Christian McCaffrey wanted this.
He wanted to be so multi-dimensional, so well-conditioned, so astonishingly productive that he’d never have to leave the field.
McCaffrey has been on the field for 96.1% of the Carolina Panthers’ offensive snaps this season—far and away the most of any NFL running back.
In other terms, for every 24 snaps McCaffrey plays, he spends just one on the sideline. For context, Ezekiel Elliott, who has the fourth-highest snap percentage among NFL running backs, gets a breather about every fifth play.
“Christian’s M.O. is he wants to be in the game, he wants to have an impact, he wants to be involved. That was the plan all along,” says Brian Kula, owner of Kula Sports Performance and McCaffrey’s personal trainer.
McCaffrey’s on pace for 1,680 rushing yards, 784 receiving yards and 22 total touchdowns, giving him a real shot to break Chris Johnson’s NFL record for the most yards from scrimmage in a single season. He’s a legit MVP candidate in a league where 11 of the last 12 have been awarded to quarterbacks.
McCaffrey’s explosiveness is uranium grade. His endurance, infinite. He’s John Wick in shoulder pads, often making world-class defenders look like action film fodder.
We previously covered how a less-is-more philosophy under Kula’s guidance had McCaffrey feeling faster and fitter than ever this offseason.
But in a season where he’s on pace to total over 400 touches—a feat only one active NFL running back, Le’Veon Bell, has accomplished—we wanted to know what McCaffrey’s currently doing to keep himself at peak performance throughout the 16-game meat grinder.
It starts with his weight.
McCaffrey is a smaller running back, and his potential as an NFL workhorse was once doubted because of it. Instead of mindlessly packing on pounds to appease traditionalists, the 5-foot-11 McCaffrey set out to identify the weight where he truly felt most capable. Turns out, it’s about 209 pounds.
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“We kind of settled on a weight in the offseason of where he wanted to be, and for that decision, it was, ‘How fast do I feel? Can I sustain 25 carries a game for 16 games?’” says Kula.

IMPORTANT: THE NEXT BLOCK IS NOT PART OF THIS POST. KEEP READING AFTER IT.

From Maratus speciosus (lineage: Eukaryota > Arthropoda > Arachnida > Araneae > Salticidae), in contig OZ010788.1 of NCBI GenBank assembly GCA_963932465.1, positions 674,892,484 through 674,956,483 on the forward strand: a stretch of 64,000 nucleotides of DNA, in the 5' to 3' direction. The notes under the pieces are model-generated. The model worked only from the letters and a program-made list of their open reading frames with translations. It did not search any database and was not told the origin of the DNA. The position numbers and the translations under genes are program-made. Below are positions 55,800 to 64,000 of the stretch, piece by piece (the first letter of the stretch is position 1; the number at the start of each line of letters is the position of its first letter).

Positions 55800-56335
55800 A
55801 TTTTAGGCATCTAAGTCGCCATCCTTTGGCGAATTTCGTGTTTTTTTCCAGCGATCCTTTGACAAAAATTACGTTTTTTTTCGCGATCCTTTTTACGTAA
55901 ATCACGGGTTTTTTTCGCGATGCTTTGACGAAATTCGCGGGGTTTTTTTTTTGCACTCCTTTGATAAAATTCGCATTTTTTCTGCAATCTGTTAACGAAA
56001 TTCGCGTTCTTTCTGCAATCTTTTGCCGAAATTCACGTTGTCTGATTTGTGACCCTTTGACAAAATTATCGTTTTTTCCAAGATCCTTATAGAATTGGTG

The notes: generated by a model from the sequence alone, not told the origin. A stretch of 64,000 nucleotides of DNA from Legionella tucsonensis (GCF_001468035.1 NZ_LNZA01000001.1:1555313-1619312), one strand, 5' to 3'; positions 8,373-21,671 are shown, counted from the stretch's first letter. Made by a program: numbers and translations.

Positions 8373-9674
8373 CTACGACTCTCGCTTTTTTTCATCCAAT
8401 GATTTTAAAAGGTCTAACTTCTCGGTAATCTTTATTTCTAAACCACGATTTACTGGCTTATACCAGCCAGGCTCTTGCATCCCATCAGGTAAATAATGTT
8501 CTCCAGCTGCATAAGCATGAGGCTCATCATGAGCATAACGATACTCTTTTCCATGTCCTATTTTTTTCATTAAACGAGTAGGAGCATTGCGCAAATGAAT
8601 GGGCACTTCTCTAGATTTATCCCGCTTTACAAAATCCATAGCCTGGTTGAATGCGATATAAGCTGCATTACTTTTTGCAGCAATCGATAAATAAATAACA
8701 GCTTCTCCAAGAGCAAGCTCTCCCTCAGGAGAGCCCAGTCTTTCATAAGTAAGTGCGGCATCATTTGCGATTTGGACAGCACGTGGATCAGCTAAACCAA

“For all those questions about him being able to run between the tackles and being a three-down back for them, I think he’s answered all of those questions, with speed and power being the answer at 209 pounds.”
The No. 1 goal for McCaffrey during the season is to stay healthy. The No. 2 goal, as it was all offseason, is to get him as fast and powerful as possible at those 209 pounds.
Following a Sunday game, the first day or two are dedicated to recovery and regeneration. Kula estimates McCaffrey spends at least two hours a day during the season on recovery modalities like pool workouts, massages, physical therapy, cryotherapy, sauna, contrast baths, chiropractor sessions, etc.
On Tuesday or Wednesday, McCaffrey will lift.
Provided he’s healthy, the weights will be heavy, the intent will be high, and the number of reps in a set will rarely exceed three.
The idea is to promote continued improvements in “mass-specific force” (the amount of force McCaffrey can produce at a specific body weight) while keeping muscle damage to an absolute minimum.
“We try to make sure we’re in the max power phase of repetitions. So we’re never using more than three reps (on core lifts)—especially during the season, it might be as little as one or two reps. We’re also concerned with time under tension. For example, if we take a Deadlift, we’re going to drop the weight from the top. So we just lift concentrically, and then we drop the eccentric. So his total time under tension for the Deadlift might be 15 seconds. We’ve very conscious and very aware of time under tension. He could be in the weight room for an hour and we’ve only been under tension for a total of four minutes. That keeps him fresh and ready and not broken down,” says Kula.
“As soon as we get into 6-8 repetitions, you’re talking about hypertrophy growth of the muscle because your’e breaking it down. And that’s when you see potentially weight gain, potentially muscle soreness, things like that…If we’re doing bodyweight exercises, it’ll creep up a bit. But I think during the season, we’re going to limit everything under 5 (reps per set). So even for some of the eccentric loading of the hamstrings, we do some Nordic-type movements, those will go up to five. But again, we just don’t want any soreness—during the game, especially. So maximum of five.”
Kula calls the Deadlift, which McCaffrey performs with a trap or “hex” bar, the most indispensable exercise in their strength training program. Toward the end of the offseason, McCaffrey was using over 550 pounds for a set of three reps. The Deadlift is often paired with a plyometric movement to take advantage of the post-activation potentiation effect, a phenomenon where many athletes jump higher or farther immediately following a heavy strength movement due to increased motor unit recruitment.